The requirement is that he observe the rules There must be no random display of skill He is to be disciplined He is to place himself under the rules of the game Any game has rules and in order to play the game correctly the participants must comply with those rules An athlete must be law-abiding The freedom an athlete enjoys is the freedom to follow the rules No rules no wreath

The third metaphor is that of a farmer in verse 6

It is the hard-working farmer who ought to have the first share of the crops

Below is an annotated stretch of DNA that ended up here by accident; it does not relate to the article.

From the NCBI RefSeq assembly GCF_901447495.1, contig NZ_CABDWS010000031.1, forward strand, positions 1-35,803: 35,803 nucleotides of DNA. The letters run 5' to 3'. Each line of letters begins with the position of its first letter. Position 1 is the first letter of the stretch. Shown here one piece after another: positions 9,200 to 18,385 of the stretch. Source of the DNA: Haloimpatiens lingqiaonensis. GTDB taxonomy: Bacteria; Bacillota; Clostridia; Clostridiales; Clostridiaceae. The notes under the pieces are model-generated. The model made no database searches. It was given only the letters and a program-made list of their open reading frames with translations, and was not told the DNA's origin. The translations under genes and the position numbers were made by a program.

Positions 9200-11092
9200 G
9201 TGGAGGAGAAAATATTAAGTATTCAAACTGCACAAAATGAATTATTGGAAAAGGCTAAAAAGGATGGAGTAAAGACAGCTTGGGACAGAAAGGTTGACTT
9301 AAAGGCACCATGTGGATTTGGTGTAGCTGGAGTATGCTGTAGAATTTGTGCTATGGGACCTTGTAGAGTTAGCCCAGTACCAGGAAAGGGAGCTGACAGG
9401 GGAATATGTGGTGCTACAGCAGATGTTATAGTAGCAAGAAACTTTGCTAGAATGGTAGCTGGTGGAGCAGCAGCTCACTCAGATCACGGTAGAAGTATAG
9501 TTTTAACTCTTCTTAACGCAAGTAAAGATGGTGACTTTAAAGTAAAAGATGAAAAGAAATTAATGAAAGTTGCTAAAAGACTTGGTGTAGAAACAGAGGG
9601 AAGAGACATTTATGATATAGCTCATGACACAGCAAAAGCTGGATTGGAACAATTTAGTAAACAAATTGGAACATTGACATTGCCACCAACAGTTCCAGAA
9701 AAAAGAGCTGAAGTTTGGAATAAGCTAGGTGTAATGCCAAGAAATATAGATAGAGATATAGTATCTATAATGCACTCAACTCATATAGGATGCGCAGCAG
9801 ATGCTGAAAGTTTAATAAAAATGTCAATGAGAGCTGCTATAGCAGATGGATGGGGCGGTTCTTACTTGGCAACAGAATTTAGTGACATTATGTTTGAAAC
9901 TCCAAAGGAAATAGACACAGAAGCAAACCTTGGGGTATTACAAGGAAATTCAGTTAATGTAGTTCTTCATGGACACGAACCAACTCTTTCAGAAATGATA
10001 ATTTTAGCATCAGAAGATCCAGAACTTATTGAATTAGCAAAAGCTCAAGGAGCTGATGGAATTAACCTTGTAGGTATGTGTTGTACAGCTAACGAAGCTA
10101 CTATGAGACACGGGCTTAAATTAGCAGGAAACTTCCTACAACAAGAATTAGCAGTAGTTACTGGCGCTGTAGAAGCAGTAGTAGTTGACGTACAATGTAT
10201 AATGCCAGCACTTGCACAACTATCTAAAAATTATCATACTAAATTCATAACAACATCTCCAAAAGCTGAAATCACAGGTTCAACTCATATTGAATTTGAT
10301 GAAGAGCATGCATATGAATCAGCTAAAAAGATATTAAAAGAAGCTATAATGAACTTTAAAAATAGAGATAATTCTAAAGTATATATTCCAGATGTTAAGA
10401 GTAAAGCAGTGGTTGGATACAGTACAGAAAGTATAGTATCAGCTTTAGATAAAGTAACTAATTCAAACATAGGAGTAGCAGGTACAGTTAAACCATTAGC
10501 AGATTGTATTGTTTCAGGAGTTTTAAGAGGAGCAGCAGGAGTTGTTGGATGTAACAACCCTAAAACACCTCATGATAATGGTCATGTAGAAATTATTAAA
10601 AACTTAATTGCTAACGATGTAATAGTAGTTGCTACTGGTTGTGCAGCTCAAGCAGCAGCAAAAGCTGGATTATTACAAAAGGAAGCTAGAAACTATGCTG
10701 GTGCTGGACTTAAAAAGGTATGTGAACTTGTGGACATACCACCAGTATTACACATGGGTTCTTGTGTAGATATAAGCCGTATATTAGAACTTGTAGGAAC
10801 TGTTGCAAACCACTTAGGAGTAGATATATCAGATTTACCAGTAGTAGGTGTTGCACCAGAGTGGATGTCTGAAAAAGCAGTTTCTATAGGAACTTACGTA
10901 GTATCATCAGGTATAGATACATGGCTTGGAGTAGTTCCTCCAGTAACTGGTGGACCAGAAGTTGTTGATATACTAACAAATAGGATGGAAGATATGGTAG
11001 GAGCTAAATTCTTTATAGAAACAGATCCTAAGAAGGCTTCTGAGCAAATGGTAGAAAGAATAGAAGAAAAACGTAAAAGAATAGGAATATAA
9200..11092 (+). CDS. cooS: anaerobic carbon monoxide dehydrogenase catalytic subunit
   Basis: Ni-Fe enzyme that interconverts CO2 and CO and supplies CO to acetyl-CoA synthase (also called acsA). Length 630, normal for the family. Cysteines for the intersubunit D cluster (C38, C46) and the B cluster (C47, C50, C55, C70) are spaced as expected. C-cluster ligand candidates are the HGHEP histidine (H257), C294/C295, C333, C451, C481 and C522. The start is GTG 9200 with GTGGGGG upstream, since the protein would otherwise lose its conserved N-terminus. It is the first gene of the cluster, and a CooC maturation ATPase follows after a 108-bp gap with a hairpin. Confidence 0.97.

The requirement here is that the farmer work hard Toil is indispensable to a farmer In an undeveloped country such as Palestine there is no such thing as a good person farmer Farmers work hard No matter how inclement the weather no matter how disinclined the farmer to toil in the field he must work And the reward is the harvest The harvest does not appear if the farmer does not log the time in the field The figure of farming is so appropriate to the Christian life The farmer works the field He sows the seed and he labors to cultivate the crop He labors but the harvest ultimately is produced by God The principle of life that is inherent in the seed the rain and the sunshine the factors that cause the harvest to come to fruition come from God alone This is the mystery of divine-human cooperation that makes possible the harvest He gives the increase but we must plant and water and toil